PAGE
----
Nisaro Karim as Amdir arrives towards the end and the film moves swiftly between locations and characters and flashes of humour keep it light-hearted at times as well. With the power of the ring continuing to corrupt the heart of men, the film shows expert dexterity in technique and cinema skill with its innovative spin of the traditions of Middle-earth whilst still making it accessible and understandable to a modern Midlands audience.


A perfect ending that has a literary nod to Tolkien was a brilliant surprise that will leave you wanting more and the story’s present-day setting blends tones well. With great craftmanship, AR Ugas’ film therefore ends up being not just token Tolkien, but a fully-fledged and ambitious homage that throws in its own satisfying twist on legends with amazing precision. There are some good films in this world and shorts like The Return of the Ring are worth fighting for.


Mike Sales


Watch the full short here:






By midlandsmovies, Jul 16 2018 10:19AM



Dark Days


Directed by Daryl Grizzle


A Grizzle and Steele Film


We open on a regular street as a lady leaves her suburban house to stretch before going for a run but there’s nothing regular about this new film from West Midlands director Daryl Grizzle.


As we track her in the park jogging, seemingly enjoying a pastime passion, the film uses narration to explain to the audience how difficult life is living with a mental illness.


Having previously created short film Bless You, which we saw at Leicester’s Short Cinema festival in 2017, the director here provides a portrait of a dark personal journey. With sequences of narration delivered direct to camera in small interview-style segments the film doesn’t sugar-coat the awful aftermaths of actions like self-harm and explores the difficulties of living with depression and its stigma in today’s society.


The film stars Jade Samuels as the protagonist who, as is explained in a coda at the film’s end, is actually performing a recreation of a real interview conducted in 2017. An interesting concept for sure but for me I would have preferred for this context to be given at the start of the film in order for the real truths to hit home from the beginning.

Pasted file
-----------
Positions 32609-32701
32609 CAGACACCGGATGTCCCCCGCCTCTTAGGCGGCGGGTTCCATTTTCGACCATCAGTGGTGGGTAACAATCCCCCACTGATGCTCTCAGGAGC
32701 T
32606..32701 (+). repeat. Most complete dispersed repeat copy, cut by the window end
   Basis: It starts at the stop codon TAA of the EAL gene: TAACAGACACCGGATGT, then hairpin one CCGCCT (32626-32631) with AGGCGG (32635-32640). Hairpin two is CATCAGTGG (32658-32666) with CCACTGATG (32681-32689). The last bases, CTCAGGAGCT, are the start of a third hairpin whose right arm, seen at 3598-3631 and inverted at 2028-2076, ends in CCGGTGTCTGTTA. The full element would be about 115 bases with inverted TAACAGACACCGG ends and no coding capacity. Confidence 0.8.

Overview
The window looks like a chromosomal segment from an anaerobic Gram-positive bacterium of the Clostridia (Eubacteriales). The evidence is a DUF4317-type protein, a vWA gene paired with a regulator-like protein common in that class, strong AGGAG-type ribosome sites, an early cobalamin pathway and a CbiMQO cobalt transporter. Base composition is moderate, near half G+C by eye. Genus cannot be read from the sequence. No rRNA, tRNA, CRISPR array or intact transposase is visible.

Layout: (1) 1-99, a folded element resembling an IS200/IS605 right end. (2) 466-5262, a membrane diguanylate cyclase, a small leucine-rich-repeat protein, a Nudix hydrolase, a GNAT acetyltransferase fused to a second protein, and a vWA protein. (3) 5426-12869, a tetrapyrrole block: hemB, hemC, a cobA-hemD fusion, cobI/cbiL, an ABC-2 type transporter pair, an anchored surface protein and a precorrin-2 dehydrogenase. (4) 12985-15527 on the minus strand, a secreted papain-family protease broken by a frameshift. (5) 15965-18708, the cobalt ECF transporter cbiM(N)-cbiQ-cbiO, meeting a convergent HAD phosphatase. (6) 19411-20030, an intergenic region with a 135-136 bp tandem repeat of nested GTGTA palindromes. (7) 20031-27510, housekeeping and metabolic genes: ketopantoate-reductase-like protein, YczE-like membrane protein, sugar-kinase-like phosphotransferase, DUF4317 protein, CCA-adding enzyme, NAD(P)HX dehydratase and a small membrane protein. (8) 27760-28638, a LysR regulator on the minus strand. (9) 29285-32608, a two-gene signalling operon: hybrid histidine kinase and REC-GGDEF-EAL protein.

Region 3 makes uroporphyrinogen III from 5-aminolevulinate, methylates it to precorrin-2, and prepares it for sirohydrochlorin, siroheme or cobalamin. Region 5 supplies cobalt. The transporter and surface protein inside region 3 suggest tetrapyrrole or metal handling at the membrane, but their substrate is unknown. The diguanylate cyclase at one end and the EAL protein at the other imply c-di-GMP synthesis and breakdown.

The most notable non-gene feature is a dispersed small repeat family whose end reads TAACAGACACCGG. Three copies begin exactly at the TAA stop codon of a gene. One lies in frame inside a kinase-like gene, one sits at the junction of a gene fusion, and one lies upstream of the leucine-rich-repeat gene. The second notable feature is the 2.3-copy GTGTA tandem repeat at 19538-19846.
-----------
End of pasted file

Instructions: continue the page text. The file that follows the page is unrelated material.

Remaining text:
Our protagonist’s testimony continues as the tragic consequences of deep cuts that require stitches, and sometimes even surgery, are explained and delivered by Samuels in an honest portrayal throughout.



A bit more creative flair would set the film apart from the crowd as although the technical elements were first class - especially the park-based tracking shots, the serious themes were slightly undermined with a standard mix of handheld camera work in her house and some VERY long shots which pushed away from the much-needed intimacy.


However, the few minor flaws don’t distract from the story as a whole and we are told how she joins an athletics club before acts of divorcing parents and changing schools became a trigger during a difficult period.


Add to this peer pressure, bullying and name calling and we discover she gives up her hobby which is recounted as the thing that made her most happy. With some solitary bathroom shots there was also a small echo of recent local film HIM (click here) which covers similar subject matter and is worth seeking out as well.


The film is good at leaving some threads open to interpretation however and questions how these childhood events shape and sometimes control us.


And with the disease of depression becoming more fully understood by society as a whole, it is admirable that this film shines a light on a real victim and the very truthful troubles they have been through.


More of a monologue than a full exploration, Dark Days does hold on to the thought that although a positive outlook will not cure the struggles faced by sufferers, there is light at the end of this dark tunnel. Leaving the audience then with a message that sufferer’s journeys will be a marathon and not a sprint, it successfully focuses on how understanding and awareness will help guide people’s efforts in the right direction.


Midlands Movies Mike